The Court of Appeal dismissed the father's appeal. It confirmed that the governing principle in both internal and external relocation cases is that the welfare of the child is paramount, meaning there should be no difference in approach. Contrary to what had been suggested in earlier case law, there is no 'exceptionality' test which aims to protect the primary carer's autonomy to relocate in the UK. However, the Court of Appeal decided that the Recorder had not been wrong in the way he had taken into account the wishes and feelings of the mother, because he had done so as part of the overall welfare decision.
In considering the impact on the father, the court held that there will inevitably be an interference his rights to a private and family life (under Article 8 of the European Convention on Human Rights) if the relocation is allowed. However, while the interests of the parents should be taken into account, if it is not possible to accommodate everyone's wishes; what is in the child's best interests will override everything else.
The case of Re C raises the bar for applications for internal relocations – no longer will it be the case that an internal relocation will be only be refused in exceptional circumstances. As such, those wishing to relocate in the UK can expect their plans to be subject to greater scrutiny from the court. They must be able to demonstrate to the court that the move is in the child or children's best interests and furthers their welfare.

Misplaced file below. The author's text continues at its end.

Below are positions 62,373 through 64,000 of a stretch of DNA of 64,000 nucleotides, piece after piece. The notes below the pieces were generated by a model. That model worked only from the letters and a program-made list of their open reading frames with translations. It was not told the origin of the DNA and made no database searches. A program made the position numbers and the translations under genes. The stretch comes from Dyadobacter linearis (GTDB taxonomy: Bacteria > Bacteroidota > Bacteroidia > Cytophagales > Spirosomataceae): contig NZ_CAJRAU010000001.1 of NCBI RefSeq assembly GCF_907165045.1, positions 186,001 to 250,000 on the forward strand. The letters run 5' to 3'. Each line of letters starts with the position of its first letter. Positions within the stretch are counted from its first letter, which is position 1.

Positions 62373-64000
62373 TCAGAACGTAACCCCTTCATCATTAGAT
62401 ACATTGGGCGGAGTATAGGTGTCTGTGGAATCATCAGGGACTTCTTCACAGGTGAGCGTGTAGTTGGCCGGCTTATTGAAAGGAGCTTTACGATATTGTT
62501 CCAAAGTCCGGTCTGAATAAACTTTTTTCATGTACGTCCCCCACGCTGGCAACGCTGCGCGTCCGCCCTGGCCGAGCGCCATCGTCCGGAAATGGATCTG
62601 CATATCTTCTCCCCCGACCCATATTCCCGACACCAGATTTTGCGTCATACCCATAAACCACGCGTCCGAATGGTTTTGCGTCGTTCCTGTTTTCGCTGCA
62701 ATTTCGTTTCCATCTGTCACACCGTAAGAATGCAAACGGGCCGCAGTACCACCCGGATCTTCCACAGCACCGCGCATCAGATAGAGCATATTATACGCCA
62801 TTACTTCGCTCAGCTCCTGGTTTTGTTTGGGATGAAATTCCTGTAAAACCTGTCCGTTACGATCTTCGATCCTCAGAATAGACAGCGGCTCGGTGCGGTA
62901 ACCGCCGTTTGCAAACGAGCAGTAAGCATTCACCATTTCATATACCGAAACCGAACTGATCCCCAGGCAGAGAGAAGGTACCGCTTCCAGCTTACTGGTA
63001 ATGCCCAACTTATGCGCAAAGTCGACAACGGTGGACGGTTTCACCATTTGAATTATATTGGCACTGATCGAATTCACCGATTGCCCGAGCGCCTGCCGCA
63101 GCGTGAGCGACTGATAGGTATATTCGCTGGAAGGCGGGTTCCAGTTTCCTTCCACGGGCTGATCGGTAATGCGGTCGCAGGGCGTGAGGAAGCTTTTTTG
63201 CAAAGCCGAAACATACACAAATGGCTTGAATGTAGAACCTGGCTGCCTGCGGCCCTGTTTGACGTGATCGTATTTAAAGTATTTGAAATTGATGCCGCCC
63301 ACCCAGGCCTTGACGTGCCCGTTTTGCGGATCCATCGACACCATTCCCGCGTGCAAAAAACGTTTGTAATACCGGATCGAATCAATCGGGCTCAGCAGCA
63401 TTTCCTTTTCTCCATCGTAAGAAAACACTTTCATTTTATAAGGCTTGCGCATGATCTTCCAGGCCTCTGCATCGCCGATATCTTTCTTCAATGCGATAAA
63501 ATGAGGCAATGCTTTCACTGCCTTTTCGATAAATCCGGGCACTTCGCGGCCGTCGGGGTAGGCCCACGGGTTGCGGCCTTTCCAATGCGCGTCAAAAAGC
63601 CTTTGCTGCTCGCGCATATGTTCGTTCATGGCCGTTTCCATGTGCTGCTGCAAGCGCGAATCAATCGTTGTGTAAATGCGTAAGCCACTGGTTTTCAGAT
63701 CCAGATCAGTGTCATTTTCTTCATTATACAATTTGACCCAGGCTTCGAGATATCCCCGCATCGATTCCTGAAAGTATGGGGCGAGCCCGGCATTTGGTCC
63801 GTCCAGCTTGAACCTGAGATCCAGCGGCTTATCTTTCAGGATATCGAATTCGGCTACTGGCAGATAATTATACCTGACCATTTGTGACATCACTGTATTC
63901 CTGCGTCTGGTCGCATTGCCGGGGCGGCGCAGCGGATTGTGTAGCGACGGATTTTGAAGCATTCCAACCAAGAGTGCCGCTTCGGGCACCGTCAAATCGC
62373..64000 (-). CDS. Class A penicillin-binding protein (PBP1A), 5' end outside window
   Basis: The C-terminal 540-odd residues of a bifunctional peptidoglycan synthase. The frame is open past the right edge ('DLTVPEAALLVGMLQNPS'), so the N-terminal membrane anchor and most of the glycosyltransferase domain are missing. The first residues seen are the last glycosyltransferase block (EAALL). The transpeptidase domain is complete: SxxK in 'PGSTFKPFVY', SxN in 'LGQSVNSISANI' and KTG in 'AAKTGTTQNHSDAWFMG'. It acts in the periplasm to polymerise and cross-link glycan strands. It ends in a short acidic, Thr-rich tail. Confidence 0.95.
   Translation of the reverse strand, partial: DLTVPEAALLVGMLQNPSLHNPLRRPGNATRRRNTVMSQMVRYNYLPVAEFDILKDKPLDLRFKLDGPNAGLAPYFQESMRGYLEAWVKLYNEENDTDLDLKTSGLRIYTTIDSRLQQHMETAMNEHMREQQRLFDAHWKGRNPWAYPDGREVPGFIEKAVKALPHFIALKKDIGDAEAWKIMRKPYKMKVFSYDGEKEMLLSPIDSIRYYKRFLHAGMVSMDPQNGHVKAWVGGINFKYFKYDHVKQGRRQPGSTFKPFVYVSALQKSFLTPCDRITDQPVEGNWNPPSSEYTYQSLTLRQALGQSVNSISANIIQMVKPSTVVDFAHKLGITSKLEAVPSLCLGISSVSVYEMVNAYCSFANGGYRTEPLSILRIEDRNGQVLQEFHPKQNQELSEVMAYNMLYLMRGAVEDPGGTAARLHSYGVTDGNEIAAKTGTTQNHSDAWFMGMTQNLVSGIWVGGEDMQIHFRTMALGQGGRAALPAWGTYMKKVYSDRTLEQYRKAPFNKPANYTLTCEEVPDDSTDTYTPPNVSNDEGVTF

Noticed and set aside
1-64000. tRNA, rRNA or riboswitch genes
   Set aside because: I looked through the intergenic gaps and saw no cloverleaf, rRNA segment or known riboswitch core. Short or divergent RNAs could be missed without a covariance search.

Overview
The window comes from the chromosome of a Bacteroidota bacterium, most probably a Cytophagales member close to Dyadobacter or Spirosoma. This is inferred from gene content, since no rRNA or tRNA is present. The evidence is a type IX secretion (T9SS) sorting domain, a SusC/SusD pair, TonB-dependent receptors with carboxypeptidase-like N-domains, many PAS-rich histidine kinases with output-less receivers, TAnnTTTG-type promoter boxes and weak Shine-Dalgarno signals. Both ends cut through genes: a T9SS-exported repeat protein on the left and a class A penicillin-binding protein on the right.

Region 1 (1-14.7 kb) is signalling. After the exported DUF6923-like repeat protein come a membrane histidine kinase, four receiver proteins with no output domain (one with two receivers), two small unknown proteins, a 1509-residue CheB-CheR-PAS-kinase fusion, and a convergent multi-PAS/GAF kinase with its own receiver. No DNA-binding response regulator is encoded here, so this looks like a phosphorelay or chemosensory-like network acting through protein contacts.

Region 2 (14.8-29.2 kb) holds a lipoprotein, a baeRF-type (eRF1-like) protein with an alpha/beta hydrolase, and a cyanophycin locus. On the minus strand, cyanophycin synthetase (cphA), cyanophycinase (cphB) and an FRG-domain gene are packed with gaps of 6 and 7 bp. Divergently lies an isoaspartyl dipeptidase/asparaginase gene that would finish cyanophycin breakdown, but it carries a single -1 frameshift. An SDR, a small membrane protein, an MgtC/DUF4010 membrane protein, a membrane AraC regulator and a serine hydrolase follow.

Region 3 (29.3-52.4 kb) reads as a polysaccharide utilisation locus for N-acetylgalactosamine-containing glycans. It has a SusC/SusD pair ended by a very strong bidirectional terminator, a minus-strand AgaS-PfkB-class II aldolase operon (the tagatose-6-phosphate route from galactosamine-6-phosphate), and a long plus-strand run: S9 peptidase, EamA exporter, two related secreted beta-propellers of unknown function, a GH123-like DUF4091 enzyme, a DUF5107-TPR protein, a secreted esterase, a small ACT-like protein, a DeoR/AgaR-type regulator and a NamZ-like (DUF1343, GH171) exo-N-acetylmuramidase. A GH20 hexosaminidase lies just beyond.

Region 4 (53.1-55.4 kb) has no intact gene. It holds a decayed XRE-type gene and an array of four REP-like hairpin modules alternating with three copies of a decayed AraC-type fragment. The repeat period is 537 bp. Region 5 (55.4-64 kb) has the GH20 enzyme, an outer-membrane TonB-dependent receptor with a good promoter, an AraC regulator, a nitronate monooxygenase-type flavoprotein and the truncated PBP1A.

The effect of this case is that in some cases it may now be easier for a parent to seek to restrict the other parent's ability to relocate within the UK than previously. Although it remains the case that permission is not automatically required for an internal relocation, for the parent wishing to move, a practical consideration will be whether pro-actively to make an application to the court for an order granting permission to move (an application for a specific issue order), rather than defend a potential application from the other parent restricting relocation (an application for a prohibited steps order). The first step in any case where a move may have an impact on a child's time with a parent (i.e. other than a local one) must be to seek agreement from that parent.
Long gone are the days when most people spent their lives in one locality. As more of us are moving around – whether for employment or relationship reasons, to be closer to family or even just in search of sunnier climes – applications for relocations will continue to be some of the most challenging the family courts have to deal with. This decision which provides greater clarity on how the courts should approach such cases is welcomed by family practitioners.